Plaintiff Ekaterini Kottaras is a resident of Los Angeles County and a consumer of premium, natural, and organic products. She is a patron of Defendant Whole Foods Market, Inc. and also shopped at Wild Oats Markets before the two grocery chains merged. Believing this merger unlawfully raised prices on certain products, she brought this antitrust action against Whole Foods. She subsequently moved, under Federal Rule of Civil Procedure 23, to certify a class of Los Angeles County Whole Foods shoppers.
Now that the parties have both submitted briefs and offered expert testimony at a hearing on this Motion, the Court believes class certification is not appropriate here for three central reasons. First, an essential element of Plaintiff's case -- that is, injury to individual members of the class -- cannot be proven through classwide evidence; the action, accordingly, does not satisfy Rule 23(b)(3)'s requirement that common questions predominate over individual ones. Second, the proposed methodology of Plaintiff's expert is too vague for the Court to rigorously analyze. Finally, Plaintiff's alternative request for certification under Rule 23(b)(2) is easily rejected as equitable relief in this case is merely incidental to monetary damages.
On August 28, 2007, Whole Foods acquired Wild Oats, another retailer specializing in premium, natural, and organic foods. See Compl., ¶ 1. A couple of months before the merger was consummated, the Federal Trade Commission sought to enjoin it on the ground that it would create monopolies in eighteen cities where Whole Foods and Wild Oats were the only premium, natural, and organic supermarkets (PNOS). The FTC's motion for a preliminary injunction was denied by Judge Paul Friedman of this District because the FTC had not shown a likelihood of success on the merits. FTC v. Whole Foods Market, Inc., 502 F. Supp. 2d 1, 49-50 (D.D.C. 2007). His decision was based on a finding that the relevant product market was broader than PNOS and at least included "the retail sale of food and grocery items in supermarkets." Id. at 19; see also FTC v. Whole Foods Market, Inc., 548 F.3d 1028, 1033 (D.C. Cir. 2008) (stating that district court concluded that PNOS were not distinct market because they "compete within the broader market of grocery stores and supermarkets").
The D.C. Circuit reversed this decision and remanded the case, holding that the district court's decision to limit its market analysis to marginal customers was error. See Whole Foods, 548 F.3d at 1041. Because core consumers -- i.e., those who "demand exclusively a particular product or package of products" -- can constitute a submarket worthy of antitrust protection, the D.C. Circuit determined that the FTC may have "show[n] a likelihood of success sufficient, using the sliding scale, to balance any equities that might weigh against injunction." Id. In May 2009, following the remand, the FTC and Whole Foods entered into a consent agreement under which a Trustee of Whole Foods would divest itself of 32 locations, none of which was in Los Angeles County. See Decision and Order, available at http://www.ftc.gov/os/adjpro/d9324/090529wfdo.pdf (last visited Jan. 23, 2012). The FTC then voluntarily dismissed the case, and the action was terminated. See Civil Action No. 07-1021, ECF No. 192.
In January 2010, Plaintiff Kottaras brought this suit alleging that the merger foreclosed competition in the PNOS market solely in Los Angeles County, leading to supra-competitive prices there. See Compl. Specifically, she alleges that Whole Foods's acquisition of Wild Oats substantially lessened competition in violation of Section 7 of the Clayton Act, 15 U.S.C. § 18 (Count I), created an unlawful monopoly in violation of Section 2 of the Sherman Act, 15 U.S.C. § 2 (Count II), and constituted an unlawful agreement in restraint of trade in violation of Section 1 of the Sherman Act, 15 U.S.C. § 1, and Section 3 of the Clayton Act, 15 U.S.C. § 14 (Counts III and IV, respectively). See Compl., ¶ 2. Pursuant to Federal Rule of Civil Procedure 23, Plaintiff has now moved to certify a class of all persons who purchased "premium, natural, or organic products from Whole Foods supermarkets in California's Los Angeles County" between the date of the merger and the date of this Court's ruling. See Mot. at 1.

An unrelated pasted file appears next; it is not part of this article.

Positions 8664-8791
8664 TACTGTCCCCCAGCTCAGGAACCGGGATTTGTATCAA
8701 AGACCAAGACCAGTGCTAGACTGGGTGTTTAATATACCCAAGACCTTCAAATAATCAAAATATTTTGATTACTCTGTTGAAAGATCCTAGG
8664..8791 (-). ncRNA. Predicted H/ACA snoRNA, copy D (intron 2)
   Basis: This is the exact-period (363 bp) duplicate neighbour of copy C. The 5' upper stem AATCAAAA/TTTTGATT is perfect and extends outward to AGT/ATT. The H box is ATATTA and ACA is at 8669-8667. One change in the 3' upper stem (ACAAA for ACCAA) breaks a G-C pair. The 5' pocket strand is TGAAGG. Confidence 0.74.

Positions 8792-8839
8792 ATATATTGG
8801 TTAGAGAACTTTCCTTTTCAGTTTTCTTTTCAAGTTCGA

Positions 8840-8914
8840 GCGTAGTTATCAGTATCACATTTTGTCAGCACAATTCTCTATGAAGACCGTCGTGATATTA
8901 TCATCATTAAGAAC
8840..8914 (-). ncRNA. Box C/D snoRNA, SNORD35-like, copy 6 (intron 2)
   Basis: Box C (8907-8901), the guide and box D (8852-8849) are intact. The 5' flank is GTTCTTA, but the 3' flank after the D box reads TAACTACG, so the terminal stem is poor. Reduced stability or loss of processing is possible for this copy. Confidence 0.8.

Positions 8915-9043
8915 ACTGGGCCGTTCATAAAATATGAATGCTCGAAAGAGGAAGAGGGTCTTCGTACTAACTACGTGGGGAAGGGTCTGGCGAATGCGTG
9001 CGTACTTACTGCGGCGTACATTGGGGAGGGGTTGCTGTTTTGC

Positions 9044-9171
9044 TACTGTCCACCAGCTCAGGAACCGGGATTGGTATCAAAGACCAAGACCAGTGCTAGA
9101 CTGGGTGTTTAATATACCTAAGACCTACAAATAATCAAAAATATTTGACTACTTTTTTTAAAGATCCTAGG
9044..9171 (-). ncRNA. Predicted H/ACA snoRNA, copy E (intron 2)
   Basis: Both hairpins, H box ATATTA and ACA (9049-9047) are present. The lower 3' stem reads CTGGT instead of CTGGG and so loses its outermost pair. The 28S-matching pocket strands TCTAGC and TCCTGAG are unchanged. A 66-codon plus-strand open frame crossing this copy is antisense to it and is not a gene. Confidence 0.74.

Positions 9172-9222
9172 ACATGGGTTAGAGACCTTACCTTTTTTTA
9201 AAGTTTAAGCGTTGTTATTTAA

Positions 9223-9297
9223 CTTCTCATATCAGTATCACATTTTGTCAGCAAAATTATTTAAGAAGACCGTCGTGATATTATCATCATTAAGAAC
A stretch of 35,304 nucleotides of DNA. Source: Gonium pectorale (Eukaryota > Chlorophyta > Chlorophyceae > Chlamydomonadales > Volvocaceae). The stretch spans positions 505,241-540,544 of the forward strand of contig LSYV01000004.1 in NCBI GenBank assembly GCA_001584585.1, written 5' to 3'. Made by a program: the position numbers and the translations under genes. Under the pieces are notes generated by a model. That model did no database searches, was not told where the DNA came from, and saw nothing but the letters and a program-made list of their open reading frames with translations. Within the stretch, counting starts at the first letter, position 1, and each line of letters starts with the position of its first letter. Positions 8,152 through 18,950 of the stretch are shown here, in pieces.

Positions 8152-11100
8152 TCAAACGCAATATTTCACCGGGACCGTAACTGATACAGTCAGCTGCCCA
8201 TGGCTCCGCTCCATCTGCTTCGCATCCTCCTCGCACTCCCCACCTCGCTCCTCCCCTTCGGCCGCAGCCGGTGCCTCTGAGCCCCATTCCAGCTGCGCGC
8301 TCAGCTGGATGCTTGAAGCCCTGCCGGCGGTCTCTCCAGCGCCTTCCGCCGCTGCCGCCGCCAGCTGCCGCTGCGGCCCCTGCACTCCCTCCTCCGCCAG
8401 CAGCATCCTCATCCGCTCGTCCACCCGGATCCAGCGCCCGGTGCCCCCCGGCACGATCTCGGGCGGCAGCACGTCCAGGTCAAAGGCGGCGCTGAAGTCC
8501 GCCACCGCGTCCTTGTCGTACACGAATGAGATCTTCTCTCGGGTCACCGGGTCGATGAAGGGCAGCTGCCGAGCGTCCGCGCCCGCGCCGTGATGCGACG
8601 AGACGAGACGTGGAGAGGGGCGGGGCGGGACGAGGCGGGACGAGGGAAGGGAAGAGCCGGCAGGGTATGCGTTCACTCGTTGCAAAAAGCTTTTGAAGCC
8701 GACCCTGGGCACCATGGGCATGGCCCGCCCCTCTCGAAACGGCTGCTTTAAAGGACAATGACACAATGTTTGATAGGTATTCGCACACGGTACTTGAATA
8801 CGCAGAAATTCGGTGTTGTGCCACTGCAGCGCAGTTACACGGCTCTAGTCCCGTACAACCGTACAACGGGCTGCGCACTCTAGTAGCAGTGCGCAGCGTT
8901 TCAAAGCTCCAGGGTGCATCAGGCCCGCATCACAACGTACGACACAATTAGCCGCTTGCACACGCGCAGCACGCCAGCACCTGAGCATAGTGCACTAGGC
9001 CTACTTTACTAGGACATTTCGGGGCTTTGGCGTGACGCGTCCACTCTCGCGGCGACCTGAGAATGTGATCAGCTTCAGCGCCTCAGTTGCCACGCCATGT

In support of her Motion, Plaintiff offers the report of her expert, Dr. Oral Capps, Jr., a professor of Agricultural Economics and Co-Director of the Agribusiness, Food, and Consumer Economics Research Center at Texas A&M University. See Mot., Exh. 1 (Expert Report of Dr. Capps), ¶ 1. Among other things, Capps was asked to determine "if, from an economic perspective, evidence that is predominantly common to members of the proposed class can be used to determine . if members of the proposed class were adversely impacted by the alleged illegal conduct of Whole Foods." Id., ¶ 8. Capps assumes, for purposes of his analysis, that "the merger between Whole Foods and Wild Oats . allowed Whole Foods to charge supra-competitive prices to the detriment of consumers." Id.
Capps concludes that both the existence of damages and the amount of damages -- two distinct but related matters -- can be determined using classwide evidence. According to Capps's report, damage occurs when a customer pays more for a product at Whole Foods than he would have paid but for the merger. See id., ¶ 53. With respect to proving the existence of damages, Capps relies primarily on the fact that Whole Foods's prices are uniform across Los Angeles County in any given week to opine that adverse impact can be shown with evidence common to the class. Id., ¶ 38-43. He suggests that by analyzing pricing data for each stock keeping unit (SKU) -- the units used to designate a specific size of a specific brand of a specific product -- he will be able to show that members of the class were injured by the merger. Id., ¶ 48. Based on the fact that the experts in the FTC's challenge of the merger considered the effect of competition on pricing, Capps states that "it seems reasonable to believe any anticompetitive impact of the merger would take the form of increased register prices." Id., ¶ 46; see also id., ¶47.